2Get a list of all disks existing in the system. Data is sent to the control server in JSON format.
    3Download the file from the control server. The path where to save the file, and the data is obtained from the control server

    CFileSystemBrowser module

    This is a passive module that, upon request, allows you to receive information about the file system structure. This is how the CFileSystemBrowser module is initialized:

    Module IDTeam IDDescription
    30Get a list of all disks existing in the system. Data is sent to C2 in JSON format.
    oneGet directory listing. Listing is formed in JSON format
    2Display the file. A file is being read, the path to which is transmitted from C2, and the contents of this file is downloaded to C2.
    3Delete a file. The path to the file is transmitted from C2

    CScreenShot module

    This module allows you to create screenshots of the screen or capture images from a webcam. It can do this both on request and with a certain period by timer.

    Module IDTeam IDDescription
    four0Take a screenshot and send it to the control server
    oneStart a timer, after triggering which takes a screenshot from the screen of the machine. The resulting screenshots are packed into BinPackage and saved to the logs folder. File names are generated using the GetTempFileName API prefixed with "MS_".
    2Get video of devices available on the infected machine.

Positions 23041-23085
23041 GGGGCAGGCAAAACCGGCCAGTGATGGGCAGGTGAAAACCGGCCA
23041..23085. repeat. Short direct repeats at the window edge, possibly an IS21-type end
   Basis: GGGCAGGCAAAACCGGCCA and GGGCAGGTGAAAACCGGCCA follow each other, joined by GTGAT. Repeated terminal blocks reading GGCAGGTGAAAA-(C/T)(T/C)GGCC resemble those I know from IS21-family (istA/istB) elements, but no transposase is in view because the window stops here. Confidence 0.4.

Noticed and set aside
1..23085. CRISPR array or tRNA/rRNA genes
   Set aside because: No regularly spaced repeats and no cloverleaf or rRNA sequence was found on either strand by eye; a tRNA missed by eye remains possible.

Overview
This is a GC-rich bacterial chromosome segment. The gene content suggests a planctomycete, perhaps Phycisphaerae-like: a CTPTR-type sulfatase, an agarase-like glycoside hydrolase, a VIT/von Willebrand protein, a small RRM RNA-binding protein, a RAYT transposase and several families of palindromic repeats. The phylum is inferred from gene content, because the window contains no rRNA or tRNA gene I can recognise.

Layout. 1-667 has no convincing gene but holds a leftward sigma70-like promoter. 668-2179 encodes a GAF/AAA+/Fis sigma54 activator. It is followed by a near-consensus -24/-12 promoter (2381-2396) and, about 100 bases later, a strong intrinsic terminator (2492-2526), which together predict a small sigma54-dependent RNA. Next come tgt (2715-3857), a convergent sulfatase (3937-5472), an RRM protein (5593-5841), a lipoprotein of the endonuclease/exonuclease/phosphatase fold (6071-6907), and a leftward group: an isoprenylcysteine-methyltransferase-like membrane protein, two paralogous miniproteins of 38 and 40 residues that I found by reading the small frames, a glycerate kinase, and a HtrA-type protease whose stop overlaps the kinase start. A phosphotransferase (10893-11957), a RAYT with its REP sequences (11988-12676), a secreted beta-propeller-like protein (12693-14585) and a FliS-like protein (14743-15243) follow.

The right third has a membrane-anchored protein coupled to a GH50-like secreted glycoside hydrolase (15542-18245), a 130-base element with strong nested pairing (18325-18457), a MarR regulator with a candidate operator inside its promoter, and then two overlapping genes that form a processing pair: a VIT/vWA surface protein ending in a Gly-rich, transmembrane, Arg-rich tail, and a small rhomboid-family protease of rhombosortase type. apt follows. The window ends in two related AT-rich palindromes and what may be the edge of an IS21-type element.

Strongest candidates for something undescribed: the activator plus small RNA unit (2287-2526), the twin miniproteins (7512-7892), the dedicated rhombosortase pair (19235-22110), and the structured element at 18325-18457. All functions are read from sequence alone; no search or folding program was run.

3Capture a frame from the webcam and send it to the control server

    CSender module

    This module is initially not activated. It downloads the contents of the logs folder to the control server. It is activated when there is a request for a change in the configuration, which contains the verification period.

    CKeylogger module

    This module is also not initially activated. It is activated when there is a request for a configuration change, containing the size of the buffer in which the log is stored. Interception of input is carried out through rawinput . In addition, the keylogger keeps track of the window in which the user makes input, and logs its title.

    CDictaphone module

    This module records sound by command or when a Skype window is detected. When launched, it starts a stream that lists all windows and their child windows in the system and searches among the classes for a window whose class name is TLiveConversation or TCallMonitorControl. If such a window was found, recording begins. Below is the initialization of the CDictaphone module:

    And the search for the Skype window.

    Recording is done via MCI by sending special commands. This is what the CDictaphone recording cycle looks like:

    After closing the window or receiving a command to complete the recording, the received data is stored in a temporary folder, after which the lame MP3 encoder is encoded (it is considered a utility and should already be loaded, it was not possible to get it from the control server). The encoded file is saved to the logs folder. Folder name generation is similar to generating screenshots.